Once at a social mixer, I was asked what I most wanted in ten years. Without hesitation I said that I wanted enough shelves for my books. It’s been 4 years since then and I’m still far from my goal. Beyond our three overflowing bookshelves, we have books stacked on most spare surfaces in our apartment. I spend my lunch breaks scrolling through pictures of bookshelves. Is ample custom shelving and a ladder in my home too much to ask?
But until that day is a reality, I have to be wise for shelf space and my wallet about what books I buy and what books I borrow. I hate when I spend $15 or $30 on a new title that is only subpar, one that I know won’t stay on my shelves forever. To be a book that earns a long shelf life, it needs to:
- be something I’ll re-read or regularly reference
- be so compelling I will recommend and loan out repeatedly
- be so beautiful its contents are irrelevant, or a gift with sentimental value
For those of you who share a similar problem with storage space, I’ve got you covered with two reviews of works I’ve recently read.
The Miniaturist by Jessie Burton
One autumn in 1600s Amsterdam, eighteen year old Nella shows up on the doorstep of her new, wealthy husband, Johannes. Despite her husband’s wealth and status, there is something off-putting about the entire situation. To compensate for his bizarre behavior and controlling sister, Johannes gives his wife a cabinet sized replica of their home. Nella hires a miniaturist to furnish the house for her. But the items the miniaturist sends reveal bizarre secrets about the house and its inhabitants.
This premise was so intriguing to me. Like many little girls, I loved miniatures. I liked the idea of a childhood love mixing with adult literature. But as much as I loved the ideas of this book, I found it wanting in the end. Many of the events that were meant to be intriguing felt completely bizarre and unmotivated, even after I understood what was going on. Much of what was supposed to be mystery was obvious from early on in the book, making the big reveal fall flat. The pieces that compelled me to finish the book were never solved in a satisfactory way, and I didn’t care for any of the characters. Such high hopes for this book…oh well.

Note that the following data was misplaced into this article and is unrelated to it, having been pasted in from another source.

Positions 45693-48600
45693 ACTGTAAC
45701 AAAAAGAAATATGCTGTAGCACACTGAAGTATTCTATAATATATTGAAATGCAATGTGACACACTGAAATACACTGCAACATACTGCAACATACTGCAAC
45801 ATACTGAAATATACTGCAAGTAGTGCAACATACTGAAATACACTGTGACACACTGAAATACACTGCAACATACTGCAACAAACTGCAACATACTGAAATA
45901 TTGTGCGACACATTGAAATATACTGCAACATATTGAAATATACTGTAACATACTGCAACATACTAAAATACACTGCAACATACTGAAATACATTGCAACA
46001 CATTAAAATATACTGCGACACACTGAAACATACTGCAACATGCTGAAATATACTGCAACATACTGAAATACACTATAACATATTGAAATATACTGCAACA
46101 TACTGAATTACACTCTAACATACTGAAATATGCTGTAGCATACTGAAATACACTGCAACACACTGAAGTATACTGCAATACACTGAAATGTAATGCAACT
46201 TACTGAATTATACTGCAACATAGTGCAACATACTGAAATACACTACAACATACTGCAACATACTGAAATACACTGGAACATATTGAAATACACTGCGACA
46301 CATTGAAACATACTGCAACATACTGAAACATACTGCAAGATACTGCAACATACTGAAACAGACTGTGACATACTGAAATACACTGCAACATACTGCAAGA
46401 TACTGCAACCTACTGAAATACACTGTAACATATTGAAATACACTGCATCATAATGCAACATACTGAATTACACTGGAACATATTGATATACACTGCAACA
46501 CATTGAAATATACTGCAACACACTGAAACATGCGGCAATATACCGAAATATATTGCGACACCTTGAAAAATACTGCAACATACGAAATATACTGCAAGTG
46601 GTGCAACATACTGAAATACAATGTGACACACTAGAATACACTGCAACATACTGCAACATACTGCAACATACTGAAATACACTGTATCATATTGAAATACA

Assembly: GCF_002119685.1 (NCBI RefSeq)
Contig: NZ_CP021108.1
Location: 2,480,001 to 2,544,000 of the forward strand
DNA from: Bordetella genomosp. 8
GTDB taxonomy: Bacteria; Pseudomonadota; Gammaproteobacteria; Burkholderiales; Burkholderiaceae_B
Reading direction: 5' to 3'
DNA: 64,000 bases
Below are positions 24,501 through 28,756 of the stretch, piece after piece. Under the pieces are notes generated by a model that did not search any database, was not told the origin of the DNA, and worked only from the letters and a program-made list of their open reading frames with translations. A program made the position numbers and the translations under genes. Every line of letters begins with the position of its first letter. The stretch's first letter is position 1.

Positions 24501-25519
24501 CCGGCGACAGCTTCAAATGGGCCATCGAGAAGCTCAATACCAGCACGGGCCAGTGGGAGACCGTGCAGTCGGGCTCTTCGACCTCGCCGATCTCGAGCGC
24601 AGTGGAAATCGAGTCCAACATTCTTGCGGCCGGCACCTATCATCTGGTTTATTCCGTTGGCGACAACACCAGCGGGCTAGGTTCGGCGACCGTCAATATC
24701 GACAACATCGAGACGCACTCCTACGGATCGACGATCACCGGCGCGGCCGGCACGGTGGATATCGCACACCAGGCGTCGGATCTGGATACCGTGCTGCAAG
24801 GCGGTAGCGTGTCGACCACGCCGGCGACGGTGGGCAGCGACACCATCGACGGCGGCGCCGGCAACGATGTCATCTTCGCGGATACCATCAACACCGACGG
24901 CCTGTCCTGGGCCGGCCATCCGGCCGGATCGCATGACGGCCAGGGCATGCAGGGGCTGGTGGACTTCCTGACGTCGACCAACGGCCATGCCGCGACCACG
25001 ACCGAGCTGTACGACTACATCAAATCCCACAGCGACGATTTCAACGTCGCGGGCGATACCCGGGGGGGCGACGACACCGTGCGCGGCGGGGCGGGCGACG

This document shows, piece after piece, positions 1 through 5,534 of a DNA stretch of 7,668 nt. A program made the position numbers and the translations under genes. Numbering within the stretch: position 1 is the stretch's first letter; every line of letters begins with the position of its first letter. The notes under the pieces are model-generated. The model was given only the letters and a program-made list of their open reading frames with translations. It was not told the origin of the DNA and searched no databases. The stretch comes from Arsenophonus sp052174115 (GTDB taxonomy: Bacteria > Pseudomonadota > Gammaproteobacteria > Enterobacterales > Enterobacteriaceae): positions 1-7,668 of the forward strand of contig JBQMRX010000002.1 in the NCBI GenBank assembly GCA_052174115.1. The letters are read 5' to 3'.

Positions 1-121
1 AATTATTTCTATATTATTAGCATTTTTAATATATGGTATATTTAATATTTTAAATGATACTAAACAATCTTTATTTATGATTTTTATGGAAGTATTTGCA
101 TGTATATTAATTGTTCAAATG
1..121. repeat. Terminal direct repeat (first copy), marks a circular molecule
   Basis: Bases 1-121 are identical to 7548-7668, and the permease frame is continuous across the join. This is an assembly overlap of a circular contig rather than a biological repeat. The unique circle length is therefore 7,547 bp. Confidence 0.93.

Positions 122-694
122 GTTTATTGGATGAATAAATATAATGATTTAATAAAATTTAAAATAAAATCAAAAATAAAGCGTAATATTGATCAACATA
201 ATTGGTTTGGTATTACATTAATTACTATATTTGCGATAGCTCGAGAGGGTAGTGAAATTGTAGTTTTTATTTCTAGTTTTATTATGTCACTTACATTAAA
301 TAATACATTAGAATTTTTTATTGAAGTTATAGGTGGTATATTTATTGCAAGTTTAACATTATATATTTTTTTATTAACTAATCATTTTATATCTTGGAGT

Verdict? 0/3. Save the shelf space and your valuable reading time for something else.
The Girl on the Train by Paula Hawkins ♦
So many reviews called this book the newest Gone Girl. I loved Gone Girl when I read it a year and a half ago. For me, the story was chilling and fascinating. I passed it around to multiple people in anticipation of hearing their response. This book, if it even came close to the same sort of thrills, seemed right up my alley.
It was fine. I figured it out about 1/3 of the way through and kept waiting for the big twist because I thought, “Surely that wasn’t it?” But, alas, it was. Not a bad book, just not one I’m over the moon about. It’s well written, and had enough twists and turns to keep me up late into the night reading. But it’s not one I’ll ever revisit nor will I sing its praises from the rooftops. It doesn’t hold up to the Gone Girl and Hitchcock references that are being tossed around.
Verdict? 0/3. Put your name on the waiting list at your library or borrow it from a friend. Worth the read and the wait.
What’s your criteria for when you buy books or when you borrow? Or do you prefer to let books pile up around you until they look like bricked walls?